Magic and Elements
Q: Is there a reason that many priest spells, especially shadow priest spells, have names that refer to psychic phenomena like "Mind Spike" or "Psychic Horror?” Are priests implicitly telepaths?
A: The Light is often said to bring about feelings of positive emotion -- hope, courage, comfort -- and the like. Shadow abilities are just the opposite, able to impart feelings like despair, doubt, and panic. In a poetic sense, it can be said that the emotions which the Light brings about come from the “heart,” whereas the emotions manipulated by shadow are often based on survival logic, and therefore affect the “mind.” That said, priests and their abilities are not necessarily always psychic or telepathic in nature.
Q: Throughout the events of Cataclysm, every Elemental Lord except Therazane is killed or captured. What happens to the political structure of the Elemental Planes with their lords gone?
A: There are many elementals imprisoned within the Elemental Planes, though only the most powerful have intelligence comparable to that of a civilized humanoid. Most of these elementals were pressed into service by the Twilight’s Hammer and their Old God masters during the events of the Cataclysm, and most perished. As such, it will take a long, long time for the elemental planes to rebuild their forces into an army that could threaten Azeroth again, as most of the remaining elementals are of relatively bestial intelligence and have no desire to rule over much of anything. For the Firelands in specific, the Avengers of Hyjal are guarding its few remaining portals, to ensure that a new Firelord can never rise again.
Of the Gods
Q: Is there truly an Old God underneath the Tirisfal Glade?
A: Nope! There’s something incredibly unsettling there, but it’s not an Old God. It isn’t recommended to go digging through the Glades, though.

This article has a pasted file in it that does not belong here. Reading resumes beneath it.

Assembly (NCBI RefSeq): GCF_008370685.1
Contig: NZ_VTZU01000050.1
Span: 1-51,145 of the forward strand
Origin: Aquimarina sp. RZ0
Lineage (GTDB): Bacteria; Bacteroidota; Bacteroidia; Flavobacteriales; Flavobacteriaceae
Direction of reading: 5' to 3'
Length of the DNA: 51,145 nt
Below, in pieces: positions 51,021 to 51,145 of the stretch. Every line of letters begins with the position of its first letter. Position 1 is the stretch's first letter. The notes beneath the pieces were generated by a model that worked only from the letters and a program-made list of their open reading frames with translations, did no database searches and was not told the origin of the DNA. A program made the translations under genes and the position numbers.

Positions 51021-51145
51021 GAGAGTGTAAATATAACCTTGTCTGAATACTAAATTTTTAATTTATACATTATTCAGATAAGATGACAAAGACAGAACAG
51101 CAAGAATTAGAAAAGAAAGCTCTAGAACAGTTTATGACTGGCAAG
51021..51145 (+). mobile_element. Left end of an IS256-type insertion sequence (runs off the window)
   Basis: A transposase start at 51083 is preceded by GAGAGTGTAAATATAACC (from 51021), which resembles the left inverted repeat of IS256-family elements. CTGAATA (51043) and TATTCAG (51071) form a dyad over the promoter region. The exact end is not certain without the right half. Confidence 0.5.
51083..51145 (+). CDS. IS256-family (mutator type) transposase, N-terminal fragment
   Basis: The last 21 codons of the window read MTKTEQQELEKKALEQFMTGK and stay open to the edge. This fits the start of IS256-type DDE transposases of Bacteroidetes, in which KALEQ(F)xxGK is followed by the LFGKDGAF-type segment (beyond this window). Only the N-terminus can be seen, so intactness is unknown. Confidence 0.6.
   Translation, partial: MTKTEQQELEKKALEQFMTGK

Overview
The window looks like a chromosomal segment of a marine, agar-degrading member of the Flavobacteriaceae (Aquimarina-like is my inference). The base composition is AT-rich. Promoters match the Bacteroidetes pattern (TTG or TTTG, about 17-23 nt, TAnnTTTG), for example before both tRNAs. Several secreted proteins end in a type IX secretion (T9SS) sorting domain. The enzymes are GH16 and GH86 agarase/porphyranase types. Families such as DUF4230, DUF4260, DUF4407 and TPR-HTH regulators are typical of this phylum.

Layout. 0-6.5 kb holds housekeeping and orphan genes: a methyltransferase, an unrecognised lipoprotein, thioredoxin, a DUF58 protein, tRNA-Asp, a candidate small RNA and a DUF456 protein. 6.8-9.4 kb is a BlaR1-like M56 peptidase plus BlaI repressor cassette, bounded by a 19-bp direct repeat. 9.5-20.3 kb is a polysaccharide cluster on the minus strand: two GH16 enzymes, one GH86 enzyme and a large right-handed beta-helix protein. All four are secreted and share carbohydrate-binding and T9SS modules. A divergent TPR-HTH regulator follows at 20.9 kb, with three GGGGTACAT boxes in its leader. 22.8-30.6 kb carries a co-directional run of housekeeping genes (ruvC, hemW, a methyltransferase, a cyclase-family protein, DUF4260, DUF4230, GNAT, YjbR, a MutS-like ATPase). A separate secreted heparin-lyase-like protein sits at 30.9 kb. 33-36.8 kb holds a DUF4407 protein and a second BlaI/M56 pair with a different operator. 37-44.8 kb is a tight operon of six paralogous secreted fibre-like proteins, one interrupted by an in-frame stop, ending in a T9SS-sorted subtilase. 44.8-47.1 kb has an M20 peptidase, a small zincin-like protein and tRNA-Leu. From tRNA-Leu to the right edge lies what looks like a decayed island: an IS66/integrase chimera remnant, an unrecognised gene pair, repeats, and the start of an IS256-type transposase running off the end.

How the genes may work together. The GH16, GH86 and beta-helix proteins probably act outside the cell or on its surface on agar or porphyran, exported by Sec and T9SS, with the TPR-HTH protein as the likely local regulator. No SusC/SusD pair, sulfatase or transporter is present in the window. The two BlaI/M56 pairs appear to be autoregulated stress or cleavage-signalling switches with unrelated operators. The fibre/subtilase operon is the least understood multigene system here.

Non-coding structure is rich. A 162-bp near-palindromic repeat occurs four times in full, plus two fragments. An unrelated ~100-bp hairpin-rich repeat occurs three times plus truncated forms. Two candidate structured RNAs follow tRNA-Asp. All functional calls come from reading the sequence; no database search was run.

Q: What is Elune? Is she tied to any other beings (Naaru, Titans, Loa, Elementals, An’she, etc.) in the setting’s cosmology?
A: See the final answer in Ask Creative Development, Round 2. Velen has been a prophet of the naaru for many thousands of years, and it’s unlikely that he would propose such a theory without significant evidence and consideration.
Q: Why do some Alliance soldiers raised by the Forsaken immediately become loyal to the Forsaken while others do not? Are they being mind controlled? If so, by whom: Sylvanas or the Val’kyr? How does this relate to the fact that the Forsaken cultural identity is based on their free will and rebellion against the Lich King?
A: Free will is one of the cornerstones of Forsaken culture, with the great capacity for both good and evil that it entails. However, some undead, especially those who die in combat or under extreme stress and are raised soon after, enter into a violent, frenzied state. Undead in this state are easily manipulated and their rage is often directed at the foes of those who raised them. After the effects wear off, if the risen corpse has not been destroyed, they are given the same ultimatum that other Forsaken are offered: join the Dark Lady or return to the grave.
Q: From the quest “A Special Surprise,” a Worgen Death Knight could learn from Lord Harford that they were servants of Arugal before their death and resurrection. But, how did they keep their humanity and intelligence without drinking the Ritual Water?